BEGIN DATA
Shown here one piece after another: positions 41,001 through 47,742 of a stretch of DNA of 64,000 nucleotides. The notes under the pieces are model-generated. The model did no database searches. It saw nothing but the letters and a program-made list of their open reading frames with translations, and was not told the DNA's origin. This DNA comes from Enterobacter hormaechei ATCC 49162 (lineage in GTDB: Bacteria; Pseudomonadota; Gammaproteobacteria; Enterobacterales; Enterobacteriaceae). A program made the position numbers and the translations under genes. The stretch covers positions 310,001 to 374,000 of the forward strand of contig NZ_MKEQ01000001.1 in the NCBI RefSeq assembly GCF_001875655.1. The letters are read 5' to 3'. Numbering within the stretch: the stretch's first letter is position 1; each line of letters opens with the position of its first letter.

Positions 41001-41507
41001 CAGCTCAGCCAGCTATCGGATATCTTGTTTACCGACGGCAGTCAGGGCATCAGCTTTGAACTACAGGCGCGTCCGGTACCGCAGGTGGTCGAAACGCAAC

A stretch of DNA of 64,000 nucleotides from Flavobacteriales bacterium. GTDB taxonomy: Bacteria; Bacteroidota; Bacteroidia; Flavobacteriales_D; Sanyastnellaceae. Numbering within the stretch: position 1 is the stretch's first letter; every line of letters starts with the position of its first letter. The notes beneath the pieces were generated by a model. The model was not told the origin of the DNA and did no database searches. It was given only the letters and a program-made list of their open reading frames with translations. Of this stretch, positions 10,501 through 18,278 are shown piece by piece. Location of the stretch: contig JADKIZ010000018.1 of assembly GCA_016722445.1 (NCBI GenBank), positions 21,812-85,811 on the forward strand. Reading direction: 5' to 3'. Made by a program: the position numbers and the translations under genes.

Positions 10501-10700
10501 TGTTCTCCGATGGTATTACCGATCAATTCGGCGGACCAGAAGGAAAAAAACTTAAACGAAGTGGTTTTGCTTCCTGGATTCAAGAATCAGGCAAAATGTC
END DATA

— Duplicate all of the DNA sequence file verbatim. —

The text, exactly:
Shown here one piece after another: positions 41,001 through 47,742 of a stretch of DNA of 64,000 nucleotides. The notes under the pieces are model-generated. The model did no database searches. It saw nothing but the letters and a program-made list of their open reading frames with translations, and was not told the DNA's origin. This DNA comes from Enterobacter hormaechei ATCC 49162 (lineage in GTDB: Bacteria; Pseudomonadota; Gammaproteobacteria; Enterobacterales; Enterobacteriaceae). A program made the position numbers and the translations under genes. The stretch covers positions 310,001 to 374,000 of the forward strand of contig NZ_MKEQ01000001.1 in the NCBI RefSeq assembly GCF_001875655.1. The letters are read 5' to 3'. Numbering within the stretch: the stretch's first letter is position 1; each line of letters opens with the position of its first letter.

Positions 41001-41507
41001 CAGCTCAGCCAGCTATCGGATATCTTGTTTACCGACGGCAGTCAGGGCATCAGCTTTGAACTACAGGCGCGTCCGGTACCGCAGGTGGTCGAAACGCAAC

A stretch of DNA of 64,000 nucleotides from Flavobacteriales bacterium. GTDB taxonomy: Bacteria; Bacteroidota; Bacteroidia; Flavobacteriales_D; Sanyastnellaceae. Numbering within the stretch: position 1 is the stretch's first letter; every line of letters starts with the position of its first letter. The notes beneath the pieces were generated by a model. The model was not told the origin of the DNA and did no database searches. It was given only the letters and a program-made list of their open reading frames with translations. Of this stretch, positions 10,501 through 18,278 are shown piece by piece. Location of the stretch: contig JADKIZ010000018.1 of assembly GCA_016722445.1 (NCBI GenBank), positions 21,812-85,811 on the forward strand. Reading direction: 5' to 3'. Made by a program: the position numbers and the translations under genes.

Positions 10501-10700
10501 TGTTCTCCGATGGTATTACCGATCAATTCGGCGGACCAGAAGGAAAAAAACTTAAACGAAGTGGTTTTGCTTCCTGGATTCAAGAATCAGGCAAAATGTC